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Writing this blog-entry is a means to an end tonight. I feel down and I'm counting on it to help me feel better.
Today, an important meeting went well; I felt stylishly, yet understatedly, dressed and was complimented on my suit and how I looked in it; the weather was gorgeous -- cool, but not cold, and sunny; and Pat was her lovely self.
So why do I feel morose? Or at least, why did I until I forced myself to write something -- anything?
For example, did you know that barewahanagale means "traffic" in Kannada, or that (yesterday's word) aroge means "helpful?" Or that hasu means "cow" and nai means "dog?"
I think I'll feel even better if I recall why I learned the words, hasu and nai. It wasn't funny, but it was absurd; once the traffic picked up, Channa and I saw a dog on the roadside, growling at a cow, since both were trying to eat from the same trash pile. The cow was not afraid; she ignored the dog, who was trying so hard to be fierce.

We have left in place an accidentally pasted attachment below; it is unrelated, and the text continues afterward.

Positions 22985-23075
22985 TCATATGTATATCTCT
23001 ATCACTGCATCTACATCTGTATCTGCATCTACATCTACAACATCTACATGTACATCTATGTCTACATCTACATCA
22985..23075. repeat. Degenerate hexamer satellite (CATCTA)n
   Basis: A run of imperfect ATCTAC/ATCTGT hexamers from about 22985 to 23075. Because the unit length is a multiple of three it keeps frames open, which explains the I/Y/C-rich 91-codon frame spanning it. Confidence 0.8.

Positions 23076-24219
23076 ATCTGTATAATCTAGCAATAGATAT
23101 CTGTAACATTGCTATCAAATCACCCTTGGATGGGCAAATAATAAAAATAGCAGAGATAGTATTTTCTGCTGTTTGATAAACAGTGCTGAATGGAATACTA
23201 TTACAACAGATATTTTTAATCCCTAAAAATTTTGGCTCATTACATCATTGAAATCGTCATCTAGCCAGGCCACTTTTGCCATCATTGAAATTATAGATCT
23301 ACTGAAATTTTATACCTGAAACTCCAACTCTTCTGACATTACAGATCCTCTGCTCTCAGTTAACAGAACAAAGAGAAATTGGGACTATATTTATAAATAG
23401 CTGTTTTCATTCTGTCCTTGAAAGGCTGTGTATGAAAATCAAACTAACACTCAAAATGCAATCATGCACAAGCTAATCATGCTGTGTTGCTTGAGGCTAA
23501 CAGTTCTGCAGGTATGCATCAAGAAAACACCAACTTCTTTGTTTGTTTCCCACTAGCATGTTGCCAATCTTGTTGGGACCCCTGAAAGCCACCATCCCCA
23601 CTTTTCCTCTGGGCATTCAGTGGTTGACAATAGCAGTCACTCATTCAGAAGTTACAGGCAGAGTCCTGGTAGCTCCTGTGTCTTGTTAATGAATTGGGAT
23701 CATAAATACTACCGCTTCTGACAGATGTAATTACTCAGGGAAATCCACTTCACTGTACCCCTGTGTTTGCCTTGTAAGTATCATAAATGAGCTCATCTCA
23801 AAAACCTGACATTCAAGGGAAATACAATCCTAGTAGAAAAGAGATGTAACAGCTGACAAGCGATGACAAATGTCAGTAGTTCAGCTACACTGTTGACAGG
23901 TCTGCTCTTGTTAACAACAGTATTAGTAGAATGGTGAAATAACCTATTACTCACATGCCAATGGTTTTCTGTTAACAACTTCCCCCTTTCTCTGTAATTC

The scene reminds me that I couldn't book a room for the weekend we wanted at that Cicada wildlife place. It occurred to me later: Maybe, they rejected us because in the "Special Requests" field, I asked for feather pillows.
Fortunately, one of my friends on assignment here told me about Bannerghatta National Park, which is just outside of Bangalore, and which will enable Pat to see tigers while she's here, which is a fond wish.
We will go there. The animals will be less wild than the cow and dog we saw today, as they're fed regularly.
The Only Way
Today, a colleague complimented me, saying that she learned more from me than what I coached her on -- facilitation. She also said she learned how to be "...open to other cultures while still getting your viewpoint across."
I told her that I appreciated her receptivity to my viewpoint, as it wasn't always welcome in my experience, i.e., not everyone wants to do more than just share about their culture. By "viewpoint," she simply meant my making it into a cultural exchange more often than not, rather than just exclusively learning about her culture.
Every day, during my commute, we pass a building near the Shiva temple, which reads on the three sides that I can see, "Jesu Krupa -- The Only Way."
"Channa, does 'Jesu Krupa' mean Jesus?" I asked.